Arthur’s transformation is amazing. Phoenix portrayed the character very well, from being a recluse to a very confident “someone” in society.

Unlike the clown masks, Arthur uses face paint so that the clown face looks like it’s part of his skin. He even brushes the paint across his tongue, a picture of both confidence and desperation. Confidence because he believes that he can be anyone he wants when hiding beneath the face paint. Desperation because he’s really giving everything he’s got into trying to be accepted by society so he wants to embody the version of himself that he envisions.

Even though Arthur remains skin and bones throughout the movie, he uses the face paint to physically change his body and as a way to gain confidence and be accepted into the society that already accepts his crimes.

With the face paint, he’s able to shift his mindset and focus away from the fact that he’s lonely and depressed.

Photograph by Niko Tavernise (via The New Yorker)
Photograph by Niko Tavernise (via The New Yorker)

[Mini spoiler!] Arthur’s obsession with his face starts from the beginning of the film where he tugs at the corners of his lips, up and down. The expressions are a reference to the comedy and tragedy masks or Greek theatre masks. Even Arthur said at one point, “I used to think my life was a tragedy. But now I realise it’s a comedy.”

Another instance of comedy and tragedy is the one on the bus with the African American mother and son. While making funny faces that cause the boy to laugh, Arthur is accused by the mother of disturbing her son. Arthur starts to apologise when he suddenly breaks out in laughter, his condition kicking in. Even though he shows her his medical ID card that explains, she refuses to give in and instead gives him dirty looks. Arthur, unable to suppress his pathological laughter, cries tears of humiliation and rejection.

Once again, Phoenix does a terrific job at expressing Arthur’s pain through his smiles.

But the obsession with faces isn’t just limited to Arthur. In fact, the movie continues to show it in Murray. Notice his facial expression with his mouth to the side. It looks odd but it perfectly portrays someone making a snide remark about another with a friend and trying to be discreet about it.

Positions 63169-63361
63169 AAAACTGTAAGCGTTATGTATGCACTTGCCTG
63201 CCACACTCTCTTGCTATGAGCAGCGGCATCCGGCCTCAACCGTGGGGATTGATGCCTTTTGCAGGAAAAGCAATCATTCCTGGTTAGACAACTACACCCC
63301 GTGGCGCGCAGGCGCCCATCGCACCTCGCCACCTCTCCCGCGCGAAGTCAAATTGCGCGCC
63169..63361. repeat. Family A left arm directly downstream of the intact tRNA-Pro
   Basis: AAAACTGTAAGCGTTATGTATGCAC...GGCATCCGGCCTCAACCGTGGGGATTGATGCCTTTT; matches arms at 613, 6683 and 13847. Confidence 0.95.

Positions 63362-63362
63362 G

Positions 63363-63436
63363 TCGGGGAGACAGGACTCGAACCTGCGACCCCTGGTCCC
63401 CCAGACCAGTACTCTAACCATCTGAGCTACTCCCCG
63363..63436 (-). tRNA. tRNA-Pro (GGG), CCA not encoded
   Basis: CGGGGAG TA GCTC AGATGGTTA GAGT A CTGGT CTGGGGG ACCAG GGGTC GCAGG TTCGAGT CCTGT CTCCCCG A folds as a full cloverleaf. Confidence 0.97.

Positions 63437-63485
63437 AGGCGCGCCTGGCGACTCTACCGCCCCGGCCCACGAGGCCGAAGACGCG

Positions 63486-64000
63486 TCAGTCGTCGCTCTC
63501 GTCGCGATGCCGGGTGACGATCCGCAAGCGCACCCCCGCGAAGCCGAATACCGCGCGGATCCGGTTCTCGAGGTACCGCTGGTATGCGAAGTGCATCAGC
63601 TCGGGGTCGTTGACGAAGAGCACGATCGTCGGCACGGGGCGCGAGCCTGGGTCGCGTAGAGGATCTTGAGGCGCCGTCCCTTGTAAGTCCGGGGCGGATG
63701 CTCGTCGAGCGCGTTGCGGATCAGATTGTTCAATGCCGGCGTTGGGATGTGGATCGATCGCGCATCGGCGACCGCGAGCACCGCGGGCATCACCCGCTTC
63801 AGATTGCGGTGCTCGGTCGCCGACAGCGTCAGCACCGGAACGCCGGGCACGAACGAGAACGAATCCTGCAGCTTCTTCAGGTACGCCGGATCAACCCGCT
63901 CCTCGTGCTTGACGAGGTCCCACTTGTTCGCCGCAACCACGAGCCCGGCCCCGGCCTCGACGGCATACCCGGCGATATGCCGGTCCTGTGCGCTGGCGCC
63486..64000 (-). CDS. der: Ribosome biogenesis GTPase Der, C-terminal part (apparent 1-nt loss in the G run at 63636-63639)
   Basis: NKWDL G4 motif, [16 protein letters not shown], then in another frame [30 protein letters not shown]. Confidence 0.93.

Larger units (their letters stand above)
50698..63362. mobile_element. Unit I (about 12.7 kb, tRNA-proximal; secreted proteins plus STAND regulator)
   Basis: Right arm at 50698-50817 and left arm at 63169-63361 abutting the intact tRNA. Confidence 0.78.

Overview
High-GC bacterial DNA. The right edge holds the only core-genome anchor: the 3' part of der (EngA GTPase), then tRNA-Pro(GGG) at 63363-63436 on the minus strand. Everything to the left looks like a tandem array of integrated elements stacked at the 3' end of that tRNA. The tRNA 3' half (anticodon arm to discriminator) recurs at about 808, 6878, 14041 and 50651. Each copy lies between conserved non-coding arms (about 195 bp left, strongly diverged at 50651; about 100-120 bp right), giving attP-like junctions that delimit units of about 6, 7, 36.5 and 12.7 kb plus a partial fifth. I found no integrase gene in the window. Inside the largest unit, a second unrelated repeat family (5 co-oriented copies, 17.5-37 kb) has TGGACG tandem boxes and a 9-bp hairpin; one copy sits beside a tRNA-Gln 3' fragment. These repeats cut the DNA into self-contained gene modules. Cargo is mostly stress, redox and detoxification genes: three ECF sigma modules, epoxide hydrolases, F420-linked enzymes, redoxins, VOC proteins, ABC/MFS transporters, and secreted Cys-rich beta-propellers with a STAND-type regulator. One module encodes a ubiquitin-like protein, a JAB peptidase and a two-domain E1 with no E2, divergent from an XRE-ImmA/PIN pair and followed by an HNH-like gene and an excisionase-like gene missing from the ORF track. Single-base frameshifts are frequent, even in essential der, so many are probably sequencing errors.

Maybe I’m starting to read too much into it, but remember that it is Murray who makes fun of Arthur and his unfunny jokes. Murray’s character represents society who mocks people like Arthur.

While the movie does a fantastic job telling the sad story of Arthur’s background and how unfair life and society has treated him, is it telling us to take pity on him and forgive his crimes? After all, condemning him with a mob mentality isn’t morally right either.

Well, in one of the scenes where he’s all dressed up in his suit and dancing on the stairs, Arthur is at his most confident here. And in the background, “Rock and Roll Part 2” by English glam rocker Gary Glitter plays. And if you’re not aware, Glitter is a convicted child rapist.

Wait, what? I know. It’s crazy to think why Phillips would add a song by a rapist to the film’s soundtrack. Is it just for the shock factor? To make the film even more uncomfortable than it already is?

I don’t know. But it certainly does make you think. Arthur is mentally ill, lonely and mistreated by society. Yet, he commits violent crimes and shows absolutely no remorse. However, Glitter isn’t mentally ill nor was he under any medication when he did his crimes. Yet like Arthur, Glitter felt that he was mistreated by the media and the court. He claimed that he was not being heard by the Vietnamese justice and was framed by British tabloid newspapers.

Perhaps that’s why Phillips chose to use the song. Odd and definitely unsettling, but I can understand the role the song plays in this scene.

Nonetheless, I enjoyed the movie. It was fun to see the story of a supervillain like Joker, how he becomes the violent killer that we know. I also loved the little details put into the characters and story as it gives more depths to the film.

It’s something that I would probably watch again to see what I missed. And I know there’s plenty more to catch because the film is that full of references, either to other movies or real-life events. The film is as much a different look into the superhero genre as it is about social acceptance.


The Good
β€” Joaquin Phoenix’s performance (he freaking nailed it!)
β€” Every scene contains rich details that enhance movie experience
β€” The cinematography
β€” It’s a story that makes you think about mob mentality in woke culture

The Bad
β€” Some things are left unexplained and too ambiguous (the city’s condition, the ending)
β€” The song (though I somewhat understand its role)